Dr. Burt Kaliski Jr., senior vice president and chief technology officer (CTO), leads Verisign’s long-term research program. Through the program’s innovation initiatives, the CTO organization, in collaboration with business and technology leaders across the company, explores emerging technologies, assesses their impact on the company’s business, prototypes and evaluates new concepts, and recommends new strategies and solutions. Burt is also responsible for the company’s industry standards engagements, university collaborations and technical community programs.
Prior to joining Verisign in 2011, Burt served as the founding director of the EMC Innovation Network, the global collaboration among EMC’s research and advanced technology groups and its university partners. He joined EMC from RSA Security, where he was vice president of research and chief scientist. Burt started his career at RSA in 1989, where, as the founding scientist of RSA Laboratories, his contributions included the development of the Public-Key Cryptography Standards (PKCS), now widely deployed in internet security.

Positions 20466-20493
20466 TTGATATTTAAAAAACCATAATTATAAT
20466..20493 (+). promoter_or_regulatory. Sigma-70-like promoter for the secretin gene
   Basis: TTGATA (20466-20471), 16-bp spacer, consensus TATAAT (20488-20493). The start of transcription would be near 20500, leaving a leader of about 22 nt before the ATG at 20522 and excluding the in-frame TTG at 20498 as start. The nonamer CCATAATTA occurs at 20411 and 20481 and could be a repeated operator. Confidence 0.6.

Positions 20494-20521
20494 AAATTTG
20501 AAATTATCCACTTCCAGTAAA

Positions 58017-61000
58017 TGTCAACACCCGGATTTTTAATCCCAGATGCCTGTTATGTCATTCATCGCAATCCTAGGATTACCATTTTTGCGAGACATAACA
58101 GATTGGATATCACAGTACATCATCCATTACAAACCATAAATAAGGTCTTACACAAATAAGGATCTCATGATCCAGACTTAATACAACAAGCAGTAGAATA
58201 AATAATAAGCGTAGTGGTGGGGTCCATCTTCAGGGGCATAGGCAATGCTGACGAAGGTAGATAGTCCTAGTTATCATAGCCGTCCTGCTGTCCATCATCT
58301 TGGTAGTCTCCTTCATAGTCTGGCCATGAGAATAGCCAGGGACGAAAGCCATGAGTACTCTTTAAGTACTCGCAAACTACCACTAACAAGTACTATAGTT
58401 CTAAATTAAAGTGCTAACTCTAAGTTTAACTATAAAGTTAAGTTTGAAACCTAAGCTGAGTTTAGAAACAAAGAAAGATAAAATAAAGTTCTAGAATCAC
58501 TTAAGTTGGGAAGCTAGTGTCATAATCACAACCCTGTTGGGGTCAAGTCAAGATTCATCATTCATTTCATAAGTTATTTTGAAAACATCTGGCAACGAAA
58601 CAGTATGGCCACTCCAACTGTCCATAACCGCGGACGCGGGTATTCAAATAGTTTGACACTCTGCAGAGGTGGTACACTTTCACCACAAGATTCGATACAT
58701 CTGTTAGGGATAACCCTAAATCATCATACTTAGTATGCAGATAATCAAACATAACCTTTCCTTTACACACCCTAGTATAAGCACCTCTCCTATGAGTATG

Burt has held appointments as a guest professor at Wuhan University’s College of Computer Science and as a guest professor and member of the international advisory board of Peking University's School of Software and Microelectronics. He has also taught at Stanford University and Rochester Institute of Technology. Burt was program co-chair of Cryptographic Hardware and Embedded Systems (CHES) 2002, chair of the Institute of Electrical and Electronics Engineers (IEEE) P1363 working group, program chair of CRYPTO ’97, and general chair of CRYPTO ’91. He currently serves on the scientific advisory board of QEDIT, a privacy-enhancing technology provider.
Burt is a member of the Association for Computing Machinery, a senior member of the IEEE Computer Society, and a member of Tau Beta Pi.
Burt received a PhD, Master and Bachelor of Science degrees in computer science from the Massachusetts Institute of Technology (MIT), where his research focused on cryptography.